Book Review: Soul of Christ: Meditations on a Timeless Prayer

The Anima Christi, or Soul of Christ, prayer is one that I was completely unfamiliar with until about three years ago. At the time I was polling the ink slingers here about their favorite prayers for a post I was working on. Although it did not make the list, the Anima Christi was mentioned and what was said about it piqued my curiosity enough for me to go look it up.

Since then I have adopted this prayer as my post-communion prayer at each Mass I attend (and as my small, restless children will allow). Here at Catholic Sistas we also did a series of posts looking line-by-line at the Anima Christi. I had initially felt like this was a prayer that was well-known and I was behind the curve, but as I coordinated the series on this beautiful prayer I learned that I was not alone. I loved that we were able to introduce this prayer to so many through the series we did here.

Soul of Christ coverThis brings me to the book I just finished reading. Sr. Marie Paul Curley, FSP, discovered our Anima Christi series and shared with us the book she had written on the same prayer, also going line-by-line through it. Her book, Soul of Christ: Meditations on a Timeless Prayer, was a wonderful read and provided me even more insight into this now favorite prayer of mine. I could end this review right here and just tell you that you need to read this book. It is fabulous.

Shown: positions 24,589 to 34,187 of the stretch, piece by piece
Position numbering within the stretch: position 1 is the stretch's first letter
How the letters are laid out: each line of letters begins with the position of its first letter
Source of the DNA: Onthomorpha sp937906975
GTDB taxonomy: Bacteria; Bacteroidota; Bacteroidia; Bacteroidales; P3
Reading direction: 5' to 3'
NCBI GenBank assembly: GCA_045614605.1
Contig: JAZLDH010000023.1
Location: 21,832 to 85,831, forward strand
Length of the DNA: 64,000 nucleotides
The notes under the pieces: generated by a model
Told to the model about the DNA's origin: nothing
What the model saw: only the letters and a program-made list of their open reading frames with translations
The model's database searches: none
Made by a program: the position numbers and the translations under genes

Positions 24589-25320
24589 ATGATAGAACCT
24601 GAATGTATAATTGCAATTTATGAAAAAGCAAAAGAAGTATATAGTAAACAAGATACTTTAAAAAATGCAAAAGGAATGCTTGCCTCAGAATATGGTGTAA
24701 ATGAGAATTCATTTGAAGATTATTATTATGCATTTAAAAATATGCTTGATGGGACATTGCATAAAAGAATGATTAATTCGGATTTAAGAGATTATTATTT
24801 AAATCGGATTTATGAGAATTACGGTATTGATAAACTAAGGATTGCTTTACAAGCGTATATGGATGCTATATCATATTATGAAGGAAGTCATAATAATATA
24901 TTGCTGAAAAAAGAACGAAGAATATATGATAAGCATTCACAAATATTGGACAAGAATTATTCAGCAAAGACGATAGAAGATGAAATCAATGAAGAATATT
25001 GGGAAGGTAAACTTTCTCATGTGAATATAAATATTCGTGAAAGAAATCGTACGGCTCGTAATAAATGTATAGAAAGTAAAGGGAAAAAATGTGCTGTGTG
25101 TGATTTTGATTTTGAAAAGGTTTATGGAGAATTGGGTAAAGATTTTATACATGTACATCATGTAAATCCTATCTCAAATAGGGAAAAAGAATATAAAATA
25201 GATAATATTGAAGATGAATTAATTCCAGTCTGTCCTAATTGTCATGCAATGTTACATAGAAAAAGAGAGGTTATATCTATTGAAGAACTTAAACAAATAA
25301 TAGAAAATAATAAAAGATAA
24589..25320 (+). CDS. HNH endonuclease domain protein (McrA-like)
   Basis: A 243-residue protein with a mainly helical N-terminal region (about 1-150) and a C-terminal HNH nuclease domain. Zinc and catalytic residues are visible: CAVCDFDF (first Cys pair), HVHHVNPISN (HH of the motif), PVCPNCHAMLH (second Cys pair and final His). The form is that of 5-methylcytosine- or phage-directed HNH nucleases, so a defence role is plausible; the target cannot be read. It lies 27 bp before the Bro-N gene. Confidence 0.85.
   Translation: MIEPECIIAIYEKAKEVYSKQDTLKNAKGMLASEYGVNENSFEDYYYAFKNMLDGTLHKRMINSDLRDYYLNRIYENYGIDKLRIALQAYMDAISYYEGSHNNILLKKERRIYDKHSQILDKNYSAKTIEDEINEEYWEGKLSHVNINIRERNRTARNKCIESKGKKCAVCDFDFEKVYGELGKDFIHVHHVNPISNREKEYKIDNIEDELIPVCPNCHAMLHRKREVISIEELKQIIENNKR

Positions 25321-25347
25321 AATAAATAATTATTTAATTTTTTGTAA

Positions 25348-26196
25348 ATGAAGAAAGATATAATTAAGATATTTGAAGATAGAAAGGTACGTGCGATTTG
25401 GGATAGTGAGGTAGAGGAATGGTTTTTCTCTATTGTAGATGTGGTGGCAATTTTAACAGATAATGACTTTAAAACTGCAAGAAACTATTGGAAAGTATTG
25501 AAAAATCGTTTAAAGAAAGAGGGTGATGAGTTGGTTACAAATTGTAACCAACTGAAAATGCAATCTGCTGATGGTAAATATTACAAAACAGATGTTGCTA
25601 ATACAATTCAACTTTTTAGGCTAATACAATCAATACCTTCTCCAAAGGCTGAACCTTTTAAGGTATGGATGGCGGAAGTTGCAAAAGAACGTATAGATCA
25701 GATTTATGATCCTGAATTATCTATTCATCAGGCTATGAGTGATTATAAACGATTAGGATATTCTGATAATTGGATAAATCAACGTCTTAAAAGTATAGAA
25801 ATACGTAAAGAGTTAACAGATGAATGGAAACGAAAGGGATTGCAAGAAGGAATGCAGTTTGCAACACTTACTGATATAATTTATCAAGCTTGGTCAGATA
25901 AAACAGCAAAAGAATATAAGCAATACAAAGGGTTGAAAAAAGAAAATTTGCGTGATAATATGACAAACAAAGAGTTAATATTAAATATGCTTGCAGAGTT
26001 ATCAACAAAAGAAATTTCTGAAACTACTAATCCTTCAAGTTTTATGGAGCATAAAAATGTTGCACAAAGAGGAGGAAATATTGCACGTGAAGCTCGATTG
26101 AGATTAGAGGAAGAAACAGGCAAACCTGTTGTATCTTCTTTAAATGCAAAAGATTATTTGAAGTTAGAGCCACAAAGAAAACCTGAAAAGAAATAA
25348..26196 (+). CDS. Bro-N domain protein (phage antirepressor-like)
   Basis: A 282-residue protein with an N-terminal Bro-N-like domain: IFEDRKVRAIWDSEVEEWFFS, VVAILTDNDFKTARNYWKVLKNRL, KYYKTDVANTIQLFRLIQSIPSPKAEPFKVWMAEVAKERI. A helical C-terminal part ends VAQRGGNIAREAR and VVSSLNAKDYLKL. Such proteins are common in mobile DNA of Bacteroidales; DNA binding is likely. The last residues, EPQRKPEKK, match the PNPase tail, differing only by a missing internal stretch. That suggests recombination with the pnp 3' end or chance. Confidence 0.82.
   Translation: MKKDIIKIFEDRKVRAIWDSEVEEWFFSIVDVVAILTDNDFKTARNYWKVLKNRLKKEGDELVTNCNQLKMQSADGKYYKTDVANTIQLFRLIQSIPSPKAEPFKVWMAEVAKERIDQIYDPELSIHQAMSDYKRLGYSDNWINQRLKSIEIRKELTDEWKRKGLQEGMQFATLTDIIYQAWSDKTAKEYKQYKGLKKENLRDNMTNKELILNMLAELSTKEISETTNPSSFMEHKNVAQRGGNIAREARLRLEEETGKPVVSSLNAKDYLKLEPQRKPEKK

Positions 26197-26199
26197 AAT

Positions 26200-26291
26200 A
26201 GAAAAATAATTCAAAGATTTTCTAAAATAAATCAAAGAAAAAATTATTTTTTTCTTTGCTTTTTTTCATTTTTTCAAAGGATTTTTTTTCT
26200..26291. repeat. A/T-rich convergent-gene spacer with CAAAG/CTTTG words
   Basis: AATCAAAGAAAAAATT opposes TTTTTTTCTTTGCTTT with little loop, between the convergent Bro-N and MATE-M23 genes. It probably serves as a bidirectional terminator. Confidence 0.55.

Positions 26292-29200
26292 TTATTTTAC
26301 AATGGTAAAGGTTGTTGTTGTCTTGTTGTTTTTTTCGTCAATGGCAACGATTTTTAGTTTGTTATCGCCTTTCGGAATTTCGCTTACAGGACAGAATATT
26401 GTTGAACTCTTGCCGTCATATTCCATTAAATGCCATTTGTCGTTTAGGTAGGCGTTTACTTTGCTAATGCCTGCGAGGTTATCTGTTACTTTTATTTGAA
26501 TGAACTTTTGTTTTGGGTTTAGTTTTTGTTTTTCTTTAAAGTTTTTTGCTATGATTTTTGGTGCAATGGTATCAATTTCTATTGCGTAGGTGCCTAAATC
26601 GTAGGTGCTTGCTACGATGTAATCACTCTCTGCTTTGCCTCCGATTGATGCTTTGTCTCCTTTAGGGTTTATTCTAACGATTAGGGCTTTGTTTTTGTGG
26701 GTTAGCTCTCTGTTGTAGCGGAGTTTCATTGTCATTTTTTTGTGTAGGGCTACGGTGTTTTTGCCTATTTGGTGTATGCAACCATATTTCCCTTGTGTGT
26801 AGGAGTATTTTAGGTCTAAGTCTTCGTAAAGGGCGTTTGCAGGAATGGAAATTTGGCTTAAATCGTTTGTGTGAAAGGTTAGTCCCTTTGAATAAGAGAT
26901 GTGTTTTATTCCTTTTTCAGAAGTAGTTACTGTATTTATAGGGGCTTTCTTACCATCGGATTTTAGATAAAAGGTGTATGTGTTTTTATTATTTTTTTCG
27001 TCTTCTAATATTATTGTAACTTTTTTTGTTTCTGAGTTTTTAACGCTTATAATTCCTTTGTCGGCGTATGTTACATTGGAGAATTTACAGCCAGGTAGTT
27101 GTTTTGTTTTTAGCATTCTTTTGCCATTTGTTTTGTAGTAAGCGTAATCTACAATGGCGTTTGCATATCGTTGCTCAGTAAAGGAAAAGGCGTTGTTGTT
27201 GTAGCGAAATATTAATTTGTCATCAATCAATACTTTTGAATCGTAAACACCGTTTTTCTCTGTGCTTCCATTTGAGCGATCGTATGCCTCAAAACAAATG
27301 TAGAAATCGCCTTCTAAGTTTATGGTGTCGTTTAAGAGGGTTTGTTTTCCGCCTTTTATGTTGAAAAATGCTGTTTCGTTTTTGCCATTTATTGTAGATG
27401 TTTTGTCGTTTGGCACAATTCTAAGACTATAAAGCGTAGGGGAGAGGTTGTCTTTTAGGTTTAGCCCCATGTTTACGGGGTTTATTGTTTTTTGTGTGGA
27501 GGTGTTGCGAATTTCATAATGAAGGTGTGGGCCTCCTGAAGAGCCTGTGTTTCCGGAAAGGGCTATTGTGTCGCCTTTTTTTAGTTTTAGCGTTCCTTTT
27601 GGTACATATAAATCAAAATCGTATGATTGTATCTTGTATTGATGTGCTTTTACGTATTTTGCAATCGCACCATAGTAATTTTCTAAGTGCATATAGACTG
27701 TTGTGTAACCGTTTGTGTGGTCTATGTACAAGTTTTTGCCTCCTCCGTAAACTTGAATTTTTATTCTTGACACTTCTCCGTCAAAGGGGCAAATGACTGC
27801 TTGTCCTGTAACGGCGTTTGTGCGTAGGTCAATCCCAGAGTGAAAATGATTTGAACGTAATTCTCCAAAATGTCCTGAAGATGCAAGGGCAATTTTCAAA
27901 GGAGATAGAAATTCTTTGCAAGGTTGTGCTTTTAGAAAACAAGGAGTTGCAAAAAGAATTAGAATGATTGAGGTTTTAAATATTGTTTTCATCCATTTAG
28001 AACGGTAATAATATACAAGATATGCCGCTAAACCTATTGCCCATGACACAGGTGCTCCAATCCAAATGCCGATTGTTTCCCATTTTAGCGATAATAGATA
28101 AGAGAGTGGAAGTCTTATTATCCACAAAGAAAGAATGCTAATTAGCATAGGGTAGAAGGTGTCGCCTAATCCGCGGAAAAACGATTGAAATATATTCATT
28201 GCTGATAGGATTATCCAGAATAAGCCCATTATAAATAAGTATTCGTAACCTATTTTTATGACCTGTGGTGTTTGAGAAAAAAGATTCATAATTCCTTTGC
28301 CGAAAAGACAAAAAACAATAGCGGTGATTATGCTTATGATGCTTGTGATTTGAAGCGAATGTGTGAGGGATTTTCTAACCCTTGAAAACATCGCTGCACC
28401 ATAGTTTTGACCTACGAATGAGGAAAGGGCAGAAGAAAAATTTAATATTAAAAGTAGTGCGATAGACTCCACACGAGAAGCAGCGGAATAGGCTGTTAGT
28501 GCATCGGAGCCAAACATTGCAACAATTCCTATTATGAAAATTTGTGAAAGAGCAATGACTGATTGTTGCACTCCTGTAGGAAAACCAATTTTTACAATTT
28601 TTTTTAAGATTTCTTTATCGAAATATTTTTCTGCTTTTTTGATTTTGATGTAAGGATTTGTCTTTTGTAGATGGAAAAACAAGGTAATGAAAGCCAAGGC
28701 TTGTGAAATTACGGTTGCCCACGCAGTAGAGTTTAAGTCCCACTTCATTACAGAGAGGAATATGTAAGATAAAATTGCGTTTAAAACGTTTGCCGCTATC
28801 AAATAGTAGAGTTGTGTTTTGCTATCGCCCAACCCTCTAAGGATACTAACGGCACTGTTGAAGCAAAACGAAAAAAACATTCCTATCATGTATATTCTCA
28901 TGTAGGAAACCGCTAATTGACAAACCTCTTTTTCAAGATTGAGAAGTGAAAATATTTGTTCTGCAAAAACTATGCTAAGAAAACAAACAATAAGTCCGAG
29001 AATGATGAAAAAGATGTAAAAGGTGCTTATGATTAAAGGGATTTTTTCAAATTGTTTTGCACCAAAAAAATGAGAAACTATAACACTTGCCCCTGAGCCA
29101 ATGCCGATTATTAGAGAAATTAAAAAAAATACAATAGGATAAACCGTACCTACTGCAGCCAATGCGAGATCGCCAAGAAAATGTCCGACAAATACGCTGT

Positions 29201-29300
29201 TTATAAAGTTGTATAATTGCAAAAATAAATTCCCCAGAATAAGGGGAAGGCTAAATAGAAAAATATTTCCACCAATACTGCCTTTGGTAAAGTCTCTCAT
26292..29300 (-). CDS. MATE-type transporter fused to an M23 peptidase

For those who need to know why I found this book so great …

I loved the set-up of this book. You can use this book in so many ways and it is one you can read again and again. First of all, the prayer is at the front of the book in both English and Latin and is easy to refer back to at any time. At the end of the book there is an appendix that explains how to make a Pauline hour of adoration. When I started reading the book, I read the “Invitation” (sort of the book’s foreword or introduction) and then I skipped to the Appendix before starting in on chapter 1. The appendix was helpful to read early on as it put the second half of each chapter into context. I recommend this approach if you decide to read this book (which I hope you do).

The chapters each discuss one petition from the Anima Christi prayer. Within the chapters, Sr. Marie Paul breaks down each line into smaller phrases as she explores what the words mean. She touches on Scripture, the Pauline way of life, and her own personal experiences as she brings the words more fully alive. Following this discussion, the second part of the chapter can be read one of two ways: either as continued reading from the first half, or it can be used to make an hour of Eucharistic Adoration. Sprinkled through the text are small boxes to guide you through some hymns, prayers, and questions for reflection during an hour of adoration. These adoration sections can be used either individually or as a group. I loved this aspect of the book, that it is more than just a book to read and gain understanding. It not only does that, but it also can be used in a practical way over and over again.